Integrity Pacts Programme - Safeguarding EU Funds in Europe


Five billion euros.

Click here to see them all

According to experts, that’s what corruption in public procurement (contracts awarded by government agencies) could be costing the EU each year. This financial black hole has disastrous consequences: when clean and competitive companies know that a contract to build a hospital or school is rigged, why would they bother to bid? The losers are plain to see: the country’s citizens who endure bad services, and the EU taxpayers whose money disappears.

We're running a project that brings together a coalition of government, private sector, civil society and citizens in a project called "Integrity Pacts – Civil Control Mechanism for Safeguarding EU Funds" to make sure that 17 major public contracts in 11 EU countries are clean contracts – i.e., designed and implemented to the highest possible standards of transparency, accountability and efficiency, according to the public interest. Together, these contracts are worth nearly €1 billion. We're doing this using a tool we call the Integrity Pact in collaboration with 15 local partner organisations and funded by the European Commission.

An Integrity Pact is a legally-binding document that commits a contracting authority, bidders and an independent monitor to comply with anti-corruption best practices. Learn more.

Integrity Pacts were developed by TI as a tool for preventing corruption in public contracting. An Integrity Pact is a document signed between a contracting authority, bidders and an independent monitor. Legally binding, it commits all parties to comply with anti-corruption best practice for the duration of the contract and allows the monitor to make sure this happens. Monitors follow the whole procurement process - from the design of the tender to the implementation of the contract. They commit to maximum transparency and all monitoring reports and results are made available to the public on an ongoing basis.


By setting precedents for clean practices in each country’s public contracting process we will help build confidence among the public, government agencies and the private sector that funds are being spent efficiently and as they should – and that redress is possible if corruption does occur.


In addition to the Integrity Pact, the project draws on international open contracting principles, and engages the communities, social groups and professional associations directly affected by specific public contract; those who live near to where a flood reservoir, highway, hospital or other facility is being built, for example. These social accountability mechanisms are necessary for building trust in the public procurement process and ensuring that these big projects reflect the public interest, particularly the interest of those communities and groups most affected by the project. That means engaging these communities in monitoring the procurement along as many phases of the project (from pre-tender to implementation and evaluation) as possible.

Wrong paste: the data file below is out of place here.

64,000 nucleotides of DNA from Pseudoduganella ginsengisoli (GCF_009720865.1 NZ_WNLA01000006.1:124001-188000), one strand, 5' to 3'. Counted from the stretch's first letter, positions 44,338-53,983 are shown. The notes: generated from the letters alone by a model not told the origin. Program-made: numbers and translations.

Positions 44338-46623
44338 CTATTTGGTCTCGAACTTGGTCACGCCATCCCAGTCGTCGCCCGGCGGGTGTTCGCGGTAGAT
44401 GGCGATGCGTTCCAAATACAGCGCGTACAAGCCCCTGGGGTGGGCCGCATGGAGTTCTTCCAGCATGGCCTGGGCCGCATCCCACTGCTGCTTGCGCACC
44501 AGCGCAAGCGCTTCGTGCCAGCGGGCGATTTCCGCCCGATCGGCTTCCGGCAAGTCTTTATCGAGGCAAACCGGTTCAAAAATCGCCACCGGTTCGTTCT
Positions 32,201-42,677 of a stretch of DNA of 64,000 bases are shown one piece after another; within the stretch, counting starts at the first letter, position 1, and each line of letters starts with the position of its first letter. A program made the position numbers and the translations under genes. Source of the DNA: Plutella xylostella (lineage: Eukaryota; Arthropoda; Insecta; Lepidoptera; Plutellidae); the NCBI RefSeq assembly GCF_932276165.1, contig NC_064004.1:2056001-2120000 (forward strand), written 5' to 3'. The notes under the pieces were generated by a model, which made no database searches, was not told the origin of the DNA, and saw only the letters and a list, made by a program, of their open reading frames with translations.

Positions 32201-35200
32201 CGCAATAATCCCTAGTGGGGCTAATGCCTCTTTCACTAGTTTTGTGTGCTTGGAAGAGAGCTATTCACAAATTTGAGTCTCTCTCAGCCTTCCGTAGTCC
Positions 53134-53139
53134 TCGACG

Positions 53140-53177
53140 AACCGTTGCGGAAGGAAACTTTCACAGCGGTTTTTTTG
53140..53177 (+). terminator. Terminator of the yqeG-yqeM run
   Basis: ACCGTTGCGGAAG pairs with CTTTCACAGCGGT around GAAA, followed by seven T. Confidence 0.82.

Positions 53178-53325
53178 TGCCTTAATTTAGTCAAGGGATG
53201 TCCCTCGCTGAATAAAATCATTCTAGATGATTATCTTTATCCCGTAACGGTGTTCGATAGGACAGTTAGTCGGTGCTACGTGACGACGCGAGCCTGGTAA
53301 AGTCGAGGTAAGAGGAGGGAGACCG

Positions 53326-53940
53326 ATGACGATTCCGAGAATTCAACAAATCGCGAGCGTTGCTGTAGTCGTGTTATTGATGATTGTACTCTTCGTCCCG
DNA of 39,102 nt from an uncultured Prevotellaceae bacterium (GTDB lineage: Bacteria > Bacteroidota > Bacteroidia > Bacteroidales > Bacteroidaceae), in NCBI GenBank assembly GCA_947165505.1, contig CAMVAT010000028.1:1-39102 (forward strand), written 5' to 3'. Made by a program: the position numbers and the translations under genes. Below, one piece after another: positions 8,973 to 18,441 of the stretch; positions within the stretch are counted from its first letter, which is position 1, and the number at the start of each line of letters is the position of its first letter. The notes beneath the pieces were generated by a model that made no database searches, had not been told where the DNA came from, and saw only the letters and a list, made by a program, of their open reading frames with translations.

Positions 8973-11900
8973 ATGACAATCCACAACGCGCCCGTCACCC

We aim to help achieve broader and deeper scrutiny of public contracts than previously possible, and to bring citizens much closer to the process, working with individuals in the public and private sector to safeguard European money and improve trust and efficiency in public contracts.

Our work is based on five pillars as outlines in our Clean Contracting Manifesto:

  • Pillar 1: Implemention of Open Contracting Data Standards and transparent monitoring systemsn in all public procurement processes
  • Pillar 2: Independent civil society monitoring of public procurement processes and projects
  • Pillar 3: Participation by affected communities, in all phases of the public procurement process
  • Pillar 4: A strong, professional and engaged civil society sector
  • Pillar 5: A strong and credible sanctions regime ​


For more information on our clean contracting and public procurement work, have a look here.

Timeline and milestones



The Transparency International Secretariat and Transparency International EU coordinate the project, with the financial support of the EU's Directorate-General for Regional and Urban Policy (DG Regio).

In total, 15 national partners are monitoring 17 public contracts across 11 EU member countries.

For general queries contact

Programme contacts

Language(s) - English   
Topic - Public procurement   
Tags - Public procurement   |   Integrity Pacts   |   EU funds   

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